anzac sari bairSubtitle:  (Battleground Europe; Gallipoli)

Series Editor: Nigel Cave

Author: Stephen Chambers

ISBN: 9781781591901

Publisher and Date of Publication: Pen & Sword Military 2014

Length etc: 244 pp. with numerous black and white illustrations and maps. Notes, Order of Battle, Index, Bibliography and Recommended Further Reading.

This book is an outstanding contribution to the history of the Gallipoli campaign, covering the August 1915 offensive by British and Commonwealth forces which were met by stiff resistance by the Turkish forces. Covering locations including the attritional battles at Lone Pine, the Nek, Chunuk Bair, Hill 60 and others, the book follows the familiar Battleground Europe format. The first section deals with the historical events that took place during the offensives, and the second section provides descriptions of recommended tours for the battlefield visitor or, in this case, visitors: as the author strongly recommends that the tours should not be undertaken by lone visitors who might find themselves disorientated by the challenging topography of the region, in much the same way that many units found themselves in the wrong locations during the events that unfolded in August 1915.

In the first section, the author's excellent use of survivors' accounts of the actions that they were involved in, presented a compelling picture of courage and 'mateship' amongst the poor bloody infantry, alongside the tragedy of inadequate planning and leadership amongst some of the most senior ranks.

The section dealing with the tours provides a comprehensive guide, encouraging visitors to see for themselves the nature of the landscape in which men were asked to achieve the impossible and, at the numerous cemeteries in the peninsula, to reflect on the lives of those who had fallen; the majority having no known grave.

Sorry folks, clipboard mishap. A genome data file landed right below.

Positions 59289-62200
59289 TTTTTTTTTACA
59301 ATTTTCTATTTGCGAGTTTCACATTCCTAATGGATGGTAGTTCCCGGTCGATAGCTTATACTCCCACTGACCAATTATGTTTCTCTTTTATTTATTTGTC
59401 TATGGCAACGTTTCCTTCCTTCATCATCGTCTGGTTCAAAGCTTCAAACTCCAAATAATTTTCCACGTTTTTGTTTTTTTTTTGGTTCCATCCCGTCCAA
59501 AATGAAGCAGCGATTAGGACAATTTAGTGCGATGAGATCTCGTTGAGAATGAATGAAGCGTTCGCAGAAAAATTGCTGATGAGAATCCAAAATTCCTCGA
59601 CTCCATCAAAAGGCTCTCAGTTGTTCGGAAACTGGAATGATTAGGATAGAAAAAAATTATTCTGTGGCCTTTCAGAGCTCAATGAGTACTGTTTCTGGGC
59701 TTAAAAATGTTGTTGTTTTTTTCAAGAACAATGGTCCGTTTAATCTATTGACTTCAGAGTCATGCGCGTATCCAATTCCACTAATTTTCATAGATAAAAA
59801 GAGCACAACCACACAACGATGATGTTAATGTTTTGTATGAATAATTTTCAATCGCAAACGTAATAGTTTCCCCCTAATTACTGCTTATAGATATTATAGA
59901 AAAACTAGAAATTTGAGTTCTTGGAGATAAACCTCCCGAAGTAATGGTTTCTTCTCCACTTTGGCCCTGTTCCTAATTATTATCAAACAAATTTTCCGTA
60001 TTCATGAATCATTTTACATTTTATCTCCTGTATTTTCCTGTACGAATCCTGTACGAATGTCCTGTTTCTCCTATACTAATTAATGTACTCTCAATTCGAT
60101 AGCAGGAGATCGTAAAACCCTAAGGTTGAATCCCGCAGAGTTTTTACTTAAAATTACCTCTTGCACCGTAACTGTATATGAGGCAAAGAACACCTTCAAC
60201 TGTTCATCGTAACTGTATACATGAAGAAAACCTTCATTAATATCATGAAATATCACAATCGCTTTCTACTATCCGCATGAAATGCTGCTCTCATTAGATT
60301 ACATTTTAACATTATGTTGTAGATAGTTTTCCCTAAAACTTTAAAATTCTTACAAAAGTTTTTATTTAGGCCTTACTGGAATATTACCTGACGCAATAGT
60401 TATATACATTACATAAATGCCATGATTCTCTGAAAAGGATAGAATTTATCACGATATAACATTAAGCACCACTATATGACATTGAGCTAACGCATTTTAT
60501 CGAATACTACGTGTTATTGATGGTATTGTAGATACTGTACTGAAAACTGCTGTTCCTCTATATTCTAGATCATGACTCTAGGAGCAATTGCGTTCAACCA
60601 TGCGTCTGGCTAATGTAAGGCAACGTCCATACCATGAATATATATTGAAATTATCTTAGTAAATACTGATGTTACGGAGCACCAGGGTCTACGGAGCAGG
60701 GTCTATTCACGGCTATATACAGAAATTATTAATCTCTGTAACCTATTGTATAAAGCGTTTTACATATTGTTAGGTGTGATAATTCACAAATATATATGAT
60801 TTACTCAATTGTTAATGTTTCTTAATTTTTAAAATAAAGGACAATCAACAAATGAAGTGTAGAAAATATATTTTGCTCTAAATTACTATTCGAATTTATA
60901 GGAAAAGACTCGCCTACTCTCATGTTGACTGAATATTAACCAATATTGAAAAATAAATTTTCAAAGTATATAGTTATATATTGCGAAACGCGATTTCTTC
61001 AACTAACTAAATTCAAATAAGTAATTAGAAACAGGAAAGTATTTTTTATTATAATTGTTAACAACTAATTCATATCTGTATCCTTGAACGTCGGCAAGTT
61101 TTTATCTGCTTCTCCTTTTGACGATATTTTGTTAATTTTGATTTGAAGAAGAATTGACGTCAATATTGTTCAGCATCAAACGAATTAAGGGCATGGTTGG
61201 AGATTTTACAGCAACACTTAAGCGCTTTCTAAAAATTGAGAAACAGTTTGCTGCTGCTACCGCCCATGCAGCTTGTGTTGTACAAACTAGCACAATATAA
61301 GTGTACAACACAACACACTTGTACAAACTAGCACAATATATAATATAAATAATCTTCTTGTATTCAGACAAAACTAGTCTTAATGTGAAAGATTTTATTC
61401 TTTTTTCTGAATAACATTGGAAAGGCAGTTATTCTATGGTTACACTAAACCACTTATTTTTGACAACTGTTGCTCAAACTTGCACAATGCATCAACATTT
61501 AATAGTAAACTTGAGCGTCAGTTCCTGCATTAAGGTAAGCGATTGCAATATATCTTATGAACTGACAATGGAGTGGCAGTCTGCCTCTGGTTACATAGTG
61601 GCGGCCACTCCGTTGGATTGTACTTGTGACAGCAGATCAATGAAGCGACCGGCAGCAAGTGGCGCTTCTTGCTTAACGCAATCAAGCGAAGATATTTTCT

As I am no expert on the Gallipoli campaign, I took the opportunity to check other reviews of the book on the website, finding (at the time of writing this review) that the eight reviews posted all gave the highest five star ranking. I would wholeheartedly concur with this. It may well be my unfamiliarity with the detail of the campaign, and its geography, that made me feel that a marginal improvement could be made in any future edition of the book by linking the text in the first section of the book more closely to specific maps. It was not always clear to me which of the many maps included would be best to refer to when trying to match the textual description of specific military actions with the complex geography of the area. However, this comment should not be allowed to undermine the importance and excellence of Stephen Chambers' book, which complements his already impressive range of guides on Gallipoli.

Reviewed by Chris Payne


naval battles first world warWritten by Geoffrey Bennett

ISBN Number 1473821118

Pen and Sword Books 2014. Originally published by B T Batsford Ltd 1968

313pp with photographs and maps